Elsewhere in scripture it is applied to child sacrifice, and to a range of unjust business practices, such as dishonesty in financial transactions, charging excessive interest rates on loans, and using rigged weights in the marketplace.
It describes the practice of oppressing the poor and the needy, as well as stealing, robbery, and violating the dietary prescriptions of ancient Israel. There are many references to abominations in Hebrew Scripture!
All of these matters are regarded by God as abominations. Not just the matter of sexual relationships between adults of the same gender. And not just the burning of incense in the daily ritual at the Jerusalem Temple.
So this is no light accusation that Isaiah levels against the people of his day. This is a heavy charge: bringing offerings is futile, and incense is an abomination to me is a full-blooded criticism of the temple cult as it was being carried out in the heyday of ancient Israelite society. Incense was integral to the Temple cult.
(You can read the full prescriptions for the daily offering of incense in Exodus 30; and there are about 100 further references to incense throughout the Old Testament.)
So the prophet speaks out against what is taking place in the temple, the holy site on the top of Mount Zion, where the Lord God of Israel was believed to reside, the place to which all offerings and sacrifices were to be brought, to whom incense was offered each day.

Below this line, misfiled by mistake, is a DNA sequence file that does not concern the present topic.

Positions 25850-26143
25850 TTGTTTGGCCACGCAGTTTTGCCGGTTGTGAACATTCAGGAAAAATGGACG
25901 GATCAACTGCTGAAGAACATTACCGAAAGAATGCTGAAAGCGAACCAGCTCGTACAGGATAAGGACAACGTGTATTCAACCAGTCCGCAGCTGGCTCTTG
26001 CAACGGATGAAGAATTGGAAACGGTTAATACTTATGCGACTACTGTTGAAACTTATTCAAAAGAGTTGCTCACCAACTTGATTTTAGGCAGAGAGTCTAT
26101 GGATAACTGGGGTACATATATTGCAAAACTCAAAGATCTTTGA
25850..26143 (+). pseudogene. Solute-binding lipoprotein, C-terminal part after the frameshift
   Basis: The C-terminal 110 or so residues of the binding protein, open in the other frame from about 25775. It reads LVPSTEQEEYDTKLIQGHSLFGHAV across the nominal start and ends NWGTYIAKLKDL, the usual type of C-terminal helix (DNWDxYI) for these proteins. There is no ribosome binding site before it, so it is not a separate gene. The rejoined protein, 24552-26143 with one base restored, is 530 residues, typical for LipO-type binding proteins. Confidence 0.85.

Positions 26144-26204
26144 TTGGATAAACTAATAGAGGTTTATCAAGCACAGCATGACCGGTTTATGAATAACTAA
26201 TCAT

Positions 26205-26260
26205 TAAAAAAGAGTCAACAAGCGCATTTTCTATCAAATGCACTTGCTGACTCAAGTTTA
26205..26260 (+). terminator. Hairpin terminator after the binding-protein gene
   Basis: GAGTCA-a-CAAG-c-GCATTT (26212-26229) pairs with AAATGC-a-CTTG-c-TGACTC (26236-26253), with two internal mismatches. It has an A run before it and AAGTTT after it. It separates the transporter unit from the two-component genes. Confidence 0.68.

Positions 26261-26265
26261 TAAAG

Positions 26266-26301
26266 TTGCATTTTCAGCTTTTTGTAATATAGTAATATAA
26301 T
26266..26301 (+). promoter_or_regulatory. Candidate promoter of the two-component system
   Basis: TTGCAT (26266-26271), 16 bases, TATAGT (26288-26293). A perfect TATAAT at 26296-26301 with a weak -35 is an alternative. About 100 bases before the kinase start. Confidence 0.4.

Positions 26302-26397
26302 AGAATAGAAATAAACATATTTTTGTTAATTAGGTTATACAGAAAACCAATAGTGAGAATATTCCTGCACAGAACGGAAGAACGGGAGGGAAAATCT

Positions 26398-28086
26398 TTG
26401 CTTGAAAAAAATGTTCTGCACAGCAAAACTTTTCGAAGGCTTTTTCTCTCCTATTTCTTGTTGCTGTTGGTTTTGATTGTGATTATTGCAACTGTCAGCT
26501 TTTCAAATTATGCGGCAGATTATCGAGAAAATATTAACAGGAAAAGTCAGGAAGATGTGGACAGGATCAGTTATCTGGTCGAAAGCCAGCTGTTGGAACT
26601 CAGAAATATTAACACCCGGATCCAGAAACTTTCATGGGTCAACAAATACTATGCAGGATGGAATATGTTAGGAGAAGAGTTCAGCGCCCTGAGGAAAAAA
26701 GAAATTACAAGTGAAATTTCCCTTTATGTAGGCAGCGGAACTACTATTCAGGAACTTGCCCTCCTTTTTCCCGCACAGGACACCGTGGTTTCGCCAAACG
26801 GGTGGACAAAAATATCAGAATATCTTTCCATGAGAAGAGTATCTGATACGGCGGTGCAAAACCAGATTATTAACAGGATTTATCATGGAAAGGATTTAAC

And we need to remember, when we encounter the word abomination in our reading of scripture, that it is not just sex—and not just worship—that is in view when this term appears. It is the wholesale abandonment of the ethical requirements which are integral to the Law which God have to the people of Israel.
Not only incense, or offerings, or sabbath ceremonies, or sacrifices of animals, are what offends God; it is the injustice, the lack of compassion, the structural oppression which is what is evil in the sight of the Lord. And certainly, not only sexual relationships; rather, what God yearns for is integrity and honesty, a commitment to compassion and a zeal for justice, in all that we do.
On interpreting the Biblical passages relating to sexuality, see